Megan Kramer, R.N., B.S.N., a research nurse in the Division of Geriatric Medicine at Montefiore Hospital in Pittsburgh, Pennsylvania, wrote to Minority Nurse looking raise awareness about readmissions and patient education. Here’s some of what she had to share:

Patient, nurse, hospital administrator, or politician: any one could tell you, hospital readmissions cost a lot of money and time. Preventable readmissions should be a top concern, and those preventative measures start, in part, through education. There are many steps patients and providers can take to prevent readmission, whether the diagnosis is heart failure, hypertension, or diabetes. It is the responsibility of the health care provider to obtain and provide that information to the patient to keep the person healthy and well, and that effort should begin on the very first day of hospitalization.

It often seems like only a handful of people actually know why they take a certain medication, why they need to eat a low-fat diet, or why they’re dealing with a particular health problem. Why do millions of people die from certain diseases that could have been prevented or treated? We nurses could improve our patients’ knowledge if we had time to sit down with patients to give them the proper tools to keep them from being readmitted to the hospital. Too many times I’ve heard from my colleagues, “She doesn’t keep her blood pressure under control; she just eats whatever she wants,” or “He doesn’t care enough to take care of himself.” But this may not be the case—perhaps their self-care shortcomings were due to a lack of knowledge. We can’t control what our patients do at home, but we can ensure an effort was made to educate them while they are in our care.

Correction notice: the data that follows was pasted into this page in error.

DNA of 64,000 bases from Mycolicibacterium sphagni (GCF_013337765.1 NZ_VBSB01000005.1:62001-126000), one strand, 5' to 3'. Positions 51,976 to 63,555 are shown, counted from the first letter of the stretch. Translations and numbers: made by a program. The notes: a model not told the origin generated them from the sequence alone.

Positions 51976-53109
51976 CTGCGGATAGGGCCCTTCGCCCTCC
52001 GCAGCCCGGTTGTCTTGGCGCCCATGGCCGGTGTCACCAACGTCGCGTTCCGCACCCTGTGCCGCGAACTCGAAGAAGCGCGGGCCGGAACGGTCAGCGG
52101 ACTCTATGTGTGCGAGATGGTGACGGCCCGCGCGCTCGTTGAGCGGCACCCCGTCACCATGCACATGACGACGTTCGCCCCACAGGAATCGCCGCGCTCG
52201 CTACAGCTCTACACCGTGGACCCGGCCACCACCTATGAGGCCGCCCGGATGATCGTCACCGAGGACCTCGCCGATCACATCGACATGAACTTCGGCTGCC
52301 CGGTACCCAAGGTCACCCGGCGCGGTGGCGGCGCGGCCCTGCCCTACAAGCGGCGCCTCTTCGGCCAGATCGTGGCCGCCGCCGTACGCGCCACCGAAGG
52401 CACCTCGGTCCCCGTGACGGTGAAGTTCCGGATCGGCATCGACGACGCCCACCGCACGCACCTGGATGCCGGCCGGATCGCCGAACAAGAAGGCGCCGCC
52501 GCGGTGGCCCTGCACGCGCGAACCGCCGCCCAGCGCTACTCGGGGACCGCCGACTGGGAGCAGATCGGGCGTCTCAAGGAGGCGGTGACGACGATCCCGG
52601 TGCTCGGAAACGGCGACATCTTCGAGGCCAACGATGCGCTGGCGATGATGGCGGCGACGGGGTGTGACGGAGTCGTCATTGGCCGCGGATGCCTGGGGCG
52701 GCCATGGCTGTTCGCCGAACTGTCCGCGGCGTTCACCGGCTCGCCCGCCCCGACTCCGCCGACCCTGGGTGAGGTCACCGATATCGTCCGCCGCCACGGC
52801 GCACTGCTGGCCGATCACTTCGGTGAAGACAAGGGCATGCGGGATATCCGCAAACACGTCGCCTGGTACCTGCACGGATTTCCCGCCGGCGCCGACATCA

See also
The American Nurse

According to National Center for Policy Analysis, the average hospital stay is four days. We, as taxpayers, pay approximately $17 billion in Medicare re-hospitalization costs. Yet, this is not only about money; patients need a way to gain greater knowledge in diagnoses.

I think it might be beneficial to have a hospital-mandated educational session where a health educator could meet with each individual patient, allowing proper education of medications, diagnosis, and reason for admission, etc., prior to discharge. I could also be a good idea to have a health educator on each floor of the hospital. For example, in my experience, having only one diabetes educator for the whole hospital meant very long waits. Having one on each floor would provide specialized knowledge (i.e., cardiology floor could hire a cardiology educator). Though it would be an added cost, I believe it could lead to eventual savings through a decline in readmissions.

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